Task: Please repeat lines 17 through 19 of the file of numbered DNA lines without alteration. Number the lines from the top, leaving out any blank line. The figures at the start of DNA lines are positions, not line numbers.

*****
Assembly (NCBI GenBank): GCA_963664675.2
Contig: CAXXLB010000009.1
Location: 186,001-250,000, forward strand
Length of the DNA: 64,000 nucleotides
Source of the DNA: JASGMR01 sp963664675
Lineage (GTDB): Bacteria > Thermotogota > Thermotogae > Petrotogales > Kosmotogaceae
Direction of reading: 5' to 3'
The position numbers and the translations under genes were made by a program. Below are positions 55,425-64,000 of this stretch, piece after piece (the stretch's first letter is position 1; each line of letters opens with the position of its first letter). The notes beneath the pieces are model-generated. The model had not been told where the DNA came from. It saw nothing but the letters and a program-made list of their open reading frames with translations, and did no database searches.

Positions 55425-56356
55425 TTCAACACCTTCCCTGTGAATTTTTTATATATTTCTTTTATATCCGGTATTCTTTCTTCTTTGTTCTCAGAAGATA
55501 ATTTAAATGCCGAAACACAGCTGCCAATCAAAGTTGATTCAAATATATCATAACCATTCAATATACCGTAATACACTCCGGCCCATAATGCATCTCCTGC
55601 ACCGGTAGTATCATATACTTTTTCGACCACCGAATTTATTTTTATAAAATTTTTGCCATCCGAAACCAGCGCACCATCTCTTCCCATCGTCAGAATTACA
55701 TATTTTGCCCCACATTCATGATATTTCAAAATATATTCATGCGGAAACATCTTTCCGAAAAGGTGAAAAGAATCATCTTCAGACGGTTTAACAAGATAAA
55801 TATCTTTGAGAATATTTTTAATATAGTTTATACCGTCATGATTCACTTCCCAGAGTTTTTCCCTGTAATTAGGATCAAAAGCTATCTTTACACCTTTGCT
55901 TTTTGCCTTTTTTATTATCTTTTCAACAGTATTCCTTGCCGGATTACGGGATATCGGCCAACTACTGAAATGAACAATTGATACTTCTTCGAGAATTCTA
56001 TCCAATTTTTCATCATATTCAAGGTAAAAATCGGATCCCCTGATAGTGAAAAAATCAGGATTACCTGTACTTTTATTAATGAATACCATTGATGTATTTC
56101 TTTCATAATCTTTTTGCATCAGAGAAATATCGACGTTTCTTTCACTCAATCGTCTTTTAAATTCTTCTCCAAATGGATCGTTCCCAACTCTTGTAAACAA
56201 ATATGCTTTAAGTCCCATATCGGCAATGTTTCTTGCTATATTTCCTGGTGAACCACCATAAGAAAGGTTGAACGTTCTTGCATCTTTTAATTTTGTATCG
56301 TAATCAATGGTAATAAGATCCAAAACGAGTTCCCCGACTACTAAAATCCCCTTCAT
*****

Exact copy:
56101 TTTCATAATCTTTTTGCATCAGAGAAATATCGACGTTTCTTTCACTCAATCGTCTTTTAAATTCTTCTCCAAATGGATCGTTCCCAACTCTTGTAAACAA
56201 ATATGCTTTAAGTCCCATATCGGCAATGTTTCTTGCTATATTTCCTGGTGAACCACCATAAGAAAGGTTGAACGTTCTTGCATCTTTTAATTTTGTATCG
56301 TAATCAATGGTAATAAGATCCAAAACGAGTTCCCCGACTACTAAAATCCCCTTCAT